In any case, each National chapter chooses and adopts independently new lines of priority or special interest that contribute to combating corruption and generate a higher level of social transparency. This is the case of TI-Spain with the development and publication of the four above mentioned transparency Index: a) Index of Transparency of the Municipalities (ITA). b) Index of Transparency of the Autonomous Communities (INCAU). c) Index of Transparency of Water Management (INTRAG). d) Index of Transparency of Councils (INDIP).
In addition, TI-Spain has launched a new line of action in relation to the private sector, having developed and published the “Principles of transparency and corruption prevention for companies” to provide policy guidance to companies help them develop a career and activities with an appropriate level of transparency and social responsibility, and reduce corruption risks.
There is urgent need to raise awareness among the population about the extent of the problem and the need for action against corruption. Our message must reach further and should be adapted to specific audiences, convincing them of the impact of corruption in different sectors. TI is well aware that there are important issues that may disappear from the agenda before they have found effective and sustainable solutions. Therefore, TI is committed to monitor corruption trends in order to always keep the topic on the global agenda.
The International Anti-Corruption Conference (IACC) plays an important role both in the deepening of knowledge about corruption, and promoting constructive dialogue on a wide range of related topics. Besides raising awareness TI also advocates the implementation of multilateral agreements such as the OECD Convention on Combating Bribery of Foreign Public Officials in International Business Transactions as well as policy reforms and institutional initiatives directed towards corruption on the national and international level.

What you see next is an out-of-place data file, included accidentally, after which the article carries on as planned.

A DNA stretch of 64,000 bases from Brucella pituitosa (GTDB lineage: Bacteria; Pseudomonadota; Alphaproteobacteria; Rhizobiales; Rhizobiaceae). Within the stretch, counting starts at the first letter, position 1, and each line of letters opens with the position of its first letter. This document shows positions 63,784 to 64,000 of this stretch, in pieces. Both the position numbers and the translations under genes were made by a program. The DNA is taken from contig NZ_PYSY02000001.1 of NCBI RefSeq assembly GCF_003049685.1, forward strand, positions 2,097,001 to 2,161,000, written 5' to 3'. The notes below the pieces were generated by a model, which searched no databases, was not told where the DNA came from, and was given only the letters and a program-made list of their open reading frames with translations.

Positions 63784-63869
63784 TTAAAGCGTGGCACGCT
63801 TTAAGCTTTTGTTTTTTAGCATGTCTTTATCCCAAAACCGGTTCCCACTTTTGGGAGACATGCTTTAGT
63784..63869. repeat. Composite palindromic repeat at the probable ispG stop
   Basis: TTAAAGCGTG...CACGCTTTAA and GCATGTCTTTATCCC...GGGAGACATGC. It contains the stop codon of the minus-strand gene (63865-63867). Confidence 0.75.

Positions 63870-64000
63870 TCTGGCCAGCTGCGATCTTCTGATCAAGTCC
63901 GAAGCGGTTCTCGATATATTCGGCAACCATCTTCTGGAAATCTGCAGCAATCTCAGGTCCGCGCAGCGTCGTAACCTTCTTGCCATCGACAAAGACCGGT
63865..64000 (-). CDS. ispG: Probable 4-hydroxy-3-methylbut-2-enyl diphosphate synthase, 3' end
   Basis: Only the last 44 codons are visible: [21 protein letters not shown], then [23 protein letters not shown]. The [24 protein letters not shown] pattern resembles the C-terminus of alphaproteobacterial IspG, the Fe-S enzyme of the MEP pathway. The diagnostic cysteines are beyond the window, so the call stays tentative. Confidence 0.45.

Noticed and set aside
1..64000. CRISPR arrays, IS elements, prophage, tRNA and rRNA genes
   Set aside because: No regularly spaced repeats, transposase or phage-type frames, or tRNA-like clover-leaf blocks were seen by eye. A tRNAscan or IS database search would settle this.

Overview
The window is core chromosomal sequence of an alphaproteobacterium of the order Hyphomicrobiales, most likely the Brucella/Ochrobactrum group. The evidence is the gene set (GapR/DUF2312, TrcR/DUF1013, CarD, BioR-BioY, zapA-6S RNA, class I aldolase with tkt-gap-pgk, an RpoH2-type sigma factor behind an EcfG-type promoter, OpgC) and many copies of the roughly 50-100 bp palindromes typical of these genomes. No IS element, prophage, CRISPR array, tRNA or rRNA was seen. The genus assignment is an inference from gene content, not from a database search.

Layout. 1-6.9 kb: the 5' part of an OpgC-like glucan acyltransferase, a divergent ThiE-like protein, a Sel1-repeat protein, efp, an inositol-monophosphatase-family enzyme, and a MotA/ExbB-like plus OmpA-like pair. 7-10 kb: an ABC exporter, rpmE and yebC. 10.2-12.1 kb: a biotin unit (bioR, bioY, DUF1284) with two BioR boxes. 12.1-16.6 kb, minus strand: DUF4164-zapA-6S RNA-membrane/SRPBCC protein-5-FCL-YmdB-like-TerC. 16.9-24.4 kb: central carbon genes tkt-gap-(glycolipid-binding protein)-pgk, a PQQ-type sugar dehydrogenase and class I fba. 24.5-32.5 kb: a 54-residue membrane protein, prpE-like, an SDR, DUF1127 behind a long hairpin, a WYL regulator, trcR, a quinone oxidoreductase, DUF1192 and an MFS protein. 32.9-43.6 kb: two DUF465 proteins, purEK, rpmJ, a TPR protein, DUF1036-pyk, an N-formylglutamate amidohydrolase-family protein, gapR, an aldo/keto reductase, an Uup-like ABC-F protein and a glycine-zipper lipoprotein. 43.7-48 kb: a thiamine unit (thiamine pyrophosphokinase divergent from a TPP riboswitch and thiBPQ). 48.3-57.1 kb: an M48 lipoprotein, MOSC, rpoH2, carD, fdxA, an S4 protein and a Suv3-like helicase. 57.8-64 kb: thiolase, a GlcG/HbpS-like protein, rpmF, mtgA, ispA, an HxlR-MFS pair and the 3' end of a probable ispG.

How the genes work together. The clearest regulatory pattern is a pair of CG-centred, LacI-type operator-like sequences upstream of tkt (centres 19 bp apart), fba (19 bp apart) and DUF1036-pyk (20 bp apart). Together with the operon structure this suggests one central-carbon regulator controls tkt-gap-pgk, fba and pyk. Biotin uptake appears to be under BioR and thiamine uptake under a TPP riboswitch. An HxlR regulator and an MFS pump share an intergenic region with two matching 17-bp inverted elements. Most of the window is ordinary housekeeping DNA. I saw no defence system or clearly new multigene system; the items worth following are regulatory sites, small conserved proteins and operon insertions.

TI promotes the use of strategies defined in specific sectors. One is the Integrity Pact, which refers to a contractual agreement not to bribe parties involved in bidding processes, privatization and public procurement procedures. TI has also advocated other sectorial initiatives such as the development of guidelines for private banks against money laundering and creating a standard of integrity for private companies.
TI´s work involves a comprehensive evaluation of corruption trends and the administering of successes and failures in combating this. These activities include the world-renowned Corruption Perceptions Index (CPI), the Bribe Payers Index (BPI) and various surveys and studies on countries. In addition, TI and national chapters are involved in various activities of monitoring and evaluating the performance of political agreements or international conventions. TI national chapters also assess the transparency of certain government processes such as procurement, privatization and electoral financing.